A confidence trick or confidence game (also known as a bunko, con, flim flam, gaffle, grift, scam, scheme, or swindle) is an attempt to defraud a person or group by gaining their confidence.
Persons of any level of intelligence are vulnerable to deception by experienced con artists. Confidence tricks exploit human weaknesses like greed, dishonesty, vanity, but also virtues like honesty, compassion, or a naive expectation of good faith on the part of the con artist.
The confidence trickster often works with one or more accomplices called shills, who help manipulate the mark into accepting the con man's plan. In a traditional confidence trick, the mark is led to believe that he will be able to win money or some other prize by doing some task. The accomplices may pretend to be random strangers who have benefited from successfully performing the task. Confidence Trick
A Ponzi scheme is a fraudulent investment operation that involves promising or paying abnormally high returns ("profits") to investors out of the money paid in by subsequent investors, rather than from net revenues generated by any real business. It is named after Charles Ponzi.
A Ponzi scheme has similarities with a pyramid scheme though the two types of fraud are different.
A Ponzi scheme usually offers abnormally high short-term returns in order to entice new investors. The high returns that a Ponzi scheme advertises (and pays) require an ever-increasing flow of money from investors in order to keep the scheme going.
The system is doomed to collapse because there are little or no underlying earnings from the money received by the promoter. However, the scheme is often interrupted by legal authorities before it collapses, because a Ponzi scheme is suspected and/or because the promoter is selling unregistered securities. As more investors become involved, the likelihood of the scheme coming to the attention of authorities increases. Ponzi Scheme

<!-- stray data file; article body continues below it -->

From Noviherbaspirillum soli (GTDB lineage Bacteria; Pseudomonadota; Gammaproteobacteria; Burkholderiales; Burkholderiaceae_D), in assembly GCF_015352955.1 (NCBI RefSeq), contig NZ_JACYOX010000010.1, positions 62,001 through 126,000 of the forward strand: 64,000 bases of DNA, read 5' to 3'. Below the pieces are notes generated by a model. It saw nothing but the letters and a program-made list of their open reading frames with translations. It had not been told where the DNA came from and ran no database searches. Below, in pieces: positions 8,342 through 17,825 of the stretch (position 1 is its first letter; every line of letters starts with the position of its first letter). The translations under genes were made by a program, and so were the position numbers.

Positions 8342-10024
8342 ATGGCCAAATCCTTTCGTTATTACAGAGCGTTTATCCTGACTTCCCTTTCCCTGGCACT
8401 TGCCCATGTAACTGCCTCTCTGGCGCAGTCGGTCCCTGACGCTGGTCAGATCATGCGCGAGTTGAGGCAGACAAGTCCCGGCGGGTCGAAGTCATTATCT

A fraudulent moneymaking scheme in which people are recruited to make payments to others above them in a hierarchy while expecting to receive payments from people recruited below them. Eventually the number of new recruits fails to sustain the payment structure, and the scheme collapses with most people losing the money they paid in.
From the day the scam is initiated, a pyramid scheme’s liabilities exceed its assets. The only way it can generate wealth is by promising extraordinary returns to new recruits; the only way these returns can be paid is by getting additional investors. Pyramid Scheme
Stock traders make their money by taking a commision of the stock trades they make on the behalf of their client. Everytime a stock is bought or sold, the trader makes money regardless of whether the client should purchase the stock. The stock may lose money, the amount of tax due by the client may increase and the client's money may be put in undue risk but the trader will still make their commission.
Therefore, an unethical trader can increase their own personal profit or profits of their company by increasing the number of trades they make. Instead of putting the client's money in long term investments, they will move the money quickly from stock to stock and fund to fund, making a fee each time they do this.
Churning has been found amongst small time brokers as well as top level executives of major firms. Churning
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